Wu Tsang

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Wu Tsang
Worcester, Massachusetts
Alma mater
  • Filmmaker
  • performer
  • artist
Websitehttp://wutsang.com/ Edit this on Wikidata

Wu Tsang (born 1982) is a filmmaker, artist and performer currently based between New York and Berlin, whose work is concerned with hidden histories, marginalized narratives, and the act of performing itself.[1] In 2018, Tsang received a MacArthur "genius" grant.[1]

Tsang re-imagines racialized, gendered representations beyond the visible frame to encompass the multiple and shifting perspectives through which we experience the social realm[1]. Tsang is equally interested in how movement can articulate emotional experiences that exist outside of language.[2]



Tsang's feature documentary, Wildness, documents the Los Angeles trans bar "Silver Platter".[3] Wu Tsang directed and produced the film. It was co-written with Roya Rastegar. The film was premiered at the MoMA Documentary Fortnight in New York and has been screened at festivals in Canada, the US, and Chile. Since 1963, "Silver Platter" has been a historic bar that patronised by a predominantly Latin LGBT community. Wildness documents what happens when a group of young artists host a weekly performance night at the bar. Documenting the collision between the two LGBT communities, the film poses questions about community, space, and ownership. In an interview, Tsang describes how this film represents a number of people who are often stereotyped, such as trans people, people of color, and queer communities, and she experiments with how to be accountable to the communities that she documents.[4] Her collaborators include poet and scholar Fred Moten as well as performance artist boychild.[5]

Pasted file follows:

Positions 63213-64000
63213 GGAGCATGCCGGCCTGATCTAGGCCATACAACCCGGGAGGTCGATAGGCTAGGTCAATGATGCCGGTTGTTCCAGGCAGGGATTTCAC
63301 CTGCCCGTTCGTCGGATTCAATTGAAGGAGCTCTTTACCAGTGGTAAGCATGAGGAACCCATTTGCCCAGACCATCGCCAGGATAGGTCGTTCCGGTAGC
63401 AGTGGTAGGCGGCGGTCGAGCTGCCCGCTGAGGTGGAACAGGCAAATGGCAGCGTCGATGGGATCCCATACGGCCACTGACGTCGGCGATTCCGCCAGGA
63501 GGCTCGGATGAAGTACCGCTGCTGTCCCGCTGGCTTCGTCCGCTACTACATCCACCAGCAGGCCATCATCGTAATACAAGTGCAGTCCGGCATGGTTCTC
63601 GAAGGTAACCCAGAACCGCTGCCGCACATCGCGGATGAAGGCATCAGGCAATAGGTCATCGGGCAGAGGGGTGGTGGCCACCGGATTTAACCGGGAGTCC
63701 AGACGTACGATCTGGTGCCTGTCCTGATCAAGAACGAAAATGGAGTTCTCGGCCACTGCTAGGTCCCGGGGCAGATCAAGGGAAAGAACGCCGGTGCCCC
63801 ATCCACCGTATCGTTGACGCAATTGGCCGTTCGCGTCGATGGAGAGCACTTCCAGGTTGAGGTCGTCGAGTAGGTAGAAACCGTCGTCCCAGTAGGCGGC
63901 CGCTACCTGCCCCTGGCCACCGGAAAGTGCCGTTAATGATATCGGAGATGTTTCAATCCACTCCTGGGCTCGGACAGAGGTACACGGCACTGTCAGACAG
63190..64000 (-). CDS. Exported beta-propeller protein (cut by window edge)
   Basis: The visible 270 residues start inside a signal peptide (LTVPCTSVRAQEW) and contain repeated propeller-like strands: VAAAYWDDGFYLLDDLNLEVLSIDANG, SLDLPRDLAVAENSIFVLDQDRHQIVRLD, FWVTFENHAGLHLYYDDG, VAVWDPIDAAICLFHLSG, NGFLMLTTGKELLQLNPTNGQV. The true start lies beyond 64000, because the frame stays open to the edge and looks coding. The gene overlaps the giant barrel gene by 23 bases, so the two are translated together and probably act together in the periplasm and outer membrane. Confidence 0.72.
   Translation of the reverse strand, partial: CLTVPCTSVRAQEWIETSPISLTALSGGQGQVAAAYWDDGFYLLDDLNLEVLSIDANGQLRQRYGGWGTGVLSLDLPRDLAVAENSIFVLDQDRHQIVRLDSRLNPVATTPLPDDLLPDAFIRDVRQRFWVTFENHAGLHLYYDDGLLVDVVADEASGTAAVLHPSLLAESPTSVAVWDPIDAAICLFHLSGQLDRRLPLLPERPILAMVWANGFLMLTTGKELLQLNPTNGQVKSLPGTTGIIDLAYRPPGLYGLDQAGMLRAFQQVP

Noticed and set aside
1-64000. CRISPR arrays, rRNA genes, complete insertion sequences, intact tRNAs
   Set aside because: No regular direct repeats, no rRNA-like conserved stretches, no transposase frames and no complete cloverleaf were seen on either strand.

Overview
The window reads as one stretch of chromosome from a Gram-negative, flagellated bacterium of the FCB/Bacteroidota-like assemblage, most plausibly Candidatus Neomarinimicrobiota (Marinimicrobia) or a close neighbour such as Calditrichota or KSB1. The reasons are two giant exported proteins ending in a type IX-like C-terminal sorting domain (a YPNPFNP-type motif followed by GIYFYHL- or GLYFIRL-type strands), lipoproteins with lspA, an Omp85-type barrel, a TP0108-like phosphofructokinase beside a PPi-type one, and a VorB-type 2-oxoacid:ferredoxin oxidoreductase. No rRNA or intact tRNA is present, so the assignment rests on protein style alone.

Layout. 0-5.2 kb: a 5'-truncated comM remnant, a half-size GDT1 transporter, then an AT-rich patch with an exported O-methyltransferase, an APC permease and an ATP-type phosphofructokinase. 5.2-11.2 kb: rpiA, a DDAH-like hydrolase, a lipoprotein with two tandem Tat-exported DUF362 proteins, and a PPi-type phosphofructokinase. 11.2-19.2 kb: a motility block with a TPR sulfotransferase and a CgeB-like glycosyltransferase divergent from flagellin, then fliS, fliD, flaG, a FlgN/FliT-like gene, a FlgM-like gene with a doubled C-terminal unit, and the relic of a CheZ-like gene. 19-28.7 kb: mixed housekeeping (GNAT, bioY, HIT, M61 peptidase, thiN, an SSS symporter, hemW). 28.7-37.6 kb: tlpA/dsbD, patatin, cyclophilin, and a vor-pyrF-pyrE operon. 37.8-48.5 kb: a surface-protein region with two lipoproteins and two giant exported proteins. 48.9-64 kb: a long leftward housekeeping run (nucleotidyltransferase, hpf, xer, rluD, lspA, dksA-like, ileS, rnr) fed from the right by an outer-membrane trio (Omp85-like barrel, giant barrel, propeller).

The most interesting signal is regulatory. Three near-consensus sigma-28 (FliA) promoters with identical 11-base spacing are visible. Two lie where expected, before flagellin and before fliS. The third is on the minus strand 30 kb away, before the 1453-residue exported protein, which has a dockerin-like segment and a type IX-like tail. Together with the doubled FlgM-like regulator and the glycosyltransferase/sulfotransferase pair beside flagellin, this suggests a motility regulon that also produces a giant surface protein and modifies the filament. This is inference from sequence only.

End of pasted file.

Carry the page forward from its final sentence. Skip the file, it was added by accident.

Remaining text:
Short films[edit]

Wu Tsang's short films include:

  • Duilian (2015): The film explores the life and writings of Qiu Jin, a Chinese feminist revolutionary who was executed at the age of 31 for attempting to foment revolution against the Qing dynasty. Lesser known, and highlighted in the film, is her long-term queer relationship with calligrapher Wu Zhuying. Wu Tsang plays Wu Zhuying, and long-time Wu Tsang collaborator, Boychild, plays Qiu Jin.[6]
  • You're Dead to Me (2013): In suburban California, a Chicana mother is mourning the death of her teenage daughter two years earlier. On the eve of Dia de los Muertos, everything changes when Death offers her a choice she could not make in life. The cast includes Laura Patalano and Harmony Santana. The film was widely show in LGBT and other film festivals, and won various awards, including best short and best actress.[7]
  • Tied and True (2012): Co-written with Nana Oforiatta-Ayim, the film takes place in a fictional post-colonial African city, inspired by Île Saint-Louis, Senegal. It tells the story of two star-crossed lovers while exploring the themes of assimilation, alterity and racism.[8]
  • Mishima in Mexico (2012): Starring Alex Segade and Wu Tsang, the film is inspired by the 1950 novel by Yukio Mishima, Thirst for Love. It takes place in Mexico City, where a writer and director check into a hotel together to work through their creative process, while integrating Mishima's work into their own, and into their lives.[9]
  • Wildness (2012): This film tells the story of the weekly party and clinic Tsang hosted at the Silver Platter bar in the MacArthur Park area of Los Angeles, CA. The film is a "whimsically fictional account" of the events that transpired at the Silver Platter, and is narrated by both Tsang and (in Spanish) the Silver Platter. As Tsang stated in a 2016 interview, "The more subjective I could be in telling my own experience of the situation, the more ethical I could be to my subjects and collaborators."[10]

Performance, video, and installations[edit]